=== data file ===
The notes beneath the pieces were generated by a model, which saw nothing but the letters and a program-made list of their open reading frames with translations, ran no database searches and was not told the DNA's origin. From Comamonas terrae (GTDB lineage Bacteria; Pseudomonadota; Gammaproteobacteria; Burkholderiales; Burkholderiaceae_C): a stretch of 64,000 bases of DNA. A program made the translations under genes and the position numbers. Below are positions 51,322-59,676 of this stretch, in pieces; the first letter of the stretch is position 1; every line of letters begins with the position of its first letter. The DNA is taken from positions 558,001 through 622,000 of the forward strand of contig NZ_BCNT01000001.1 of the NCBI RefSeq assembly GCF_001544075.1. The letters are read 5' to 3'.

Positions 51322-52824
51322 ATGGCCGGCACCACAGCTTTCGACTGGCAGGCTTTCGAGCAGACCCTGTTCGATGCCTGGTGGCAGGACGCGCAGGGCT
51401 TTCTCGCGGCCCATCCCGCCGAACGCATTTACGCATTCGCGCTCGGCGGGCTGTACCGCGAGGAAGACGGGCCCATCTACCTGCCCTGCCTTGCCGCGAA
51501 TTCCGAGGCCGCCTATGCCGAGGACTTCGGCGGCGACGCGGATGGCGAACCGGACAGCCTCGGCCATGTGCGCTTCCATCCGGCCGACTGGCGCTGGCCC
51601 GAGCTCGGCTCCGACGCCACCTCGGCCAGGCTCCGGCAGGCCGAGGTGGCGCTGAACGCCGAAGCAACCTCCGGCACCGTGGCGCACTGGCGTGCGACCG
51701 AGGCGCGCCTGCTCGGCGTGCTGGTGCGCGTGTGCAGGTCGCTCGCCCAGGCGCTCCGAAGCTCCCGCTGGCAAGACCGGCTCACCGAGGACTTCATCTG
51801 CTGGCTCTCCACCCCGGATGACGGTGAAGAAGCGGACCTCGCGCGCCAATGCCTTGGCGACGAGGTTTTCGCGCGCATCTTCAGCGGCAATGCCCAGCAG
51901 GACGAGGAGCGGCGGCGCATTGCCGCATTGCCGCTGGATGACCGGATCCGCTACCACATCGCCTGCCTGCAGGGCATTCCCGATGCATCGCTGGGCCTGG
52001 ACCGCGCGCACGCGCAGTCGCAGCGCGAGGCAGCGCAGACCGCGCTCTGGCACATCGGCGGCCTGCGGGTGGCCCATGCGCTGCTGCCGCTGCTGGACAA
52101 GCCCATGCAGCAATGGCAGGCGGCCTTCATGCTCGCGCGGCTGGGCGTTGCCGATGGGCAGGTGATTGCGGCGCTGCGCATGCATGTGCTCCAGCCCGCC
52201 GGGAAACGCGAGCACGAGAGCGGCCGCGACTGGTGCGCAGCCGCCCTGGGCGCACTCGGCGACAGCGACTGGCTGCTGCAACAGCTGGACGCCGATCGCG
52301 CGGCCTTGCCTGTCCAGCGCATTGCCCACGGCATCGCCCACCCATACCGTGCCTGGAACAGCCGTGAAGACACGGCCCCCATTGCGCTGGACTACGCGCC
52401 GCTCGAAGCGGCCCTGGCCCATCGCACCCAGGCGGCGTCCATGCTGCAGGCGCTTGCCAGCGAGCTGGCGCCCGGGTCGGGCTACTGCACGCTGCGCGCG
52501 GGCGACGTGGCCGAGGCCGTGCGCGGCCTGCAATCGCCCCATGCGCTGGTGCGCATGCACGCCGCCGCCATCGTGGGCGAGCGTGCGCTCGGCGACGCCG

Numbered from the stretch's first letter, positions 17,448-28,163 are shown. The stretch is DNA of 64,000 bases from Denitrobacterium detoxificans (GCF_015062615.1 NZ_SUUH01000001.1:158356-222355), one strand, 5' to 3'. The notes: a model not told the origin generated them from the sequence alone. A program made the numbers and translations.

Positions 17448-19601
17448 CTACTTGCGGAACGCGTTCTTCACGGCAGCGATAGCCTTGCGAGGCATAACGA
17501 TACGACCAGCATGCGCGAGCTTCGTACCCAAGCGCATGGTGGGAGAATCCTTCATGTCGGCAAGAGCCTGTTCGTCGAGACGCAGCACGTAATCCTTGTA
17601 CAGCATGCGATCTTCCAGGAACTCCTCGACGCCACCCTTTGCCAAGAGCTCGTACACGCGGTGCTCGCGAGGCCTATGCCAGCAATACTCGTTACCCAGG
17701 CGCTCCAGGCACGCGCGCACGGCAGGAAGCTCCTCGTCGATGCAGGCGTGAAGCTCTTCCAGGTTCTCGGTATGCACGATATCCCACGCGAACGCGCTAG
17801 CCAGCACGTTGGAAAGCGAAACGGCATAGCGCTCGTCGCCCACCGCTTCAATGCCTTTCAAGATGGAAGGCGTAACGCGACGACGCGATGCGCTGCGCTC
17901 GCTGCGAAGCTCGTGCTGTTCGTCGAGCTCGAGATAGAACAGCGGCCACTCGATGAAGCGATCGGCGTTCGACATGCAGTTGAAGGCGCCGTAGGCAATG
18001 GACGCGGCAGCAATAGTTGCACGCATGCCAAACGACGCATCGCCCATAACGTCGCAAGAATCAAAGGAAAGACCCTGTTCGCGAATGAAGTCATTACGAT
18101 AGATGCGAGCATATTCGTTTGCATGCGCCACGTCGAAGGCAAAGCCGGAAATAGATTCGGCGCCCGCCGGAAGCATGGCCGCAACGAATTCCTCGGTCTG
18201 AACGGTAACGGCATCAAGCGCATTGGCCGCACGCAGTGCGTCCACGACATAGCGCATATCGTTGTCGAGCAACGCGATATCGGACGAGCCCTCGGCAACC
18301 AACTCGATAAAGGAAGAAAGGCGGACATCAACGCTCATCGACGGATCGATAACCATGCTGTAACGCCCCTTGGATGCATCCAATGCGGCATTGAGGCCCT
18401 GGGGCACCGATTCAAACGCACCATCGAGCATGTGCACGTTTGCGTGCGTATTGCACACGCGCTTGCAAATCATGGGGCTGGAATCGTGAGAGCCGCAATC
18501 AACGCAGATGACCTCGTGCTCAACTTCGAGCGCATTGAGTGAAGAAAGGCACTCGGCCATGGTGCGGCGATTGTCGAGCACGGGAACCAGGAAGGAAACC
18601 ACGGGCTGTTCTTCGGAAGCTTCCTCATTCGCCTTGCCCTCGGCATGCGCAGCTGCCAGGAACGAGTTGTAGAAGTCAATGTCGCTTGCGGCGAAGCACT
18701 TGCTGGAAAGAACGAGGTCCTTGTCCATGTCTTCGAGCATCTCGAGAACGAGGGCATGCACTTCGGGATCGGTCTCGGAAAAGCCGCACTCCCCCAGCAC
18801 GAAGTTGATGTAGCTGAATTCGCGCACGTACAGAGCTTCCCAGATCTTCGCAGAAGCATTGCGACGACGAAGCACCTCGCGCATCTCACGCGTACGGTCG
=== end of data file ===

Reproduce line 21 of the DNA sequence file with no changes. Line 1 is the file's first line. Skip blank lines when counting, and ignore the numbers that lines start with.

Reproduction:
17701 CGCTCCAGGCACGCGCGCACGGCAGGAAGCTCCTCGTCGATGCAGGCGTGAAGCTCTTCCAGGTTCTCGGTATGCACGATATCCCACGCGAACGCGCTAG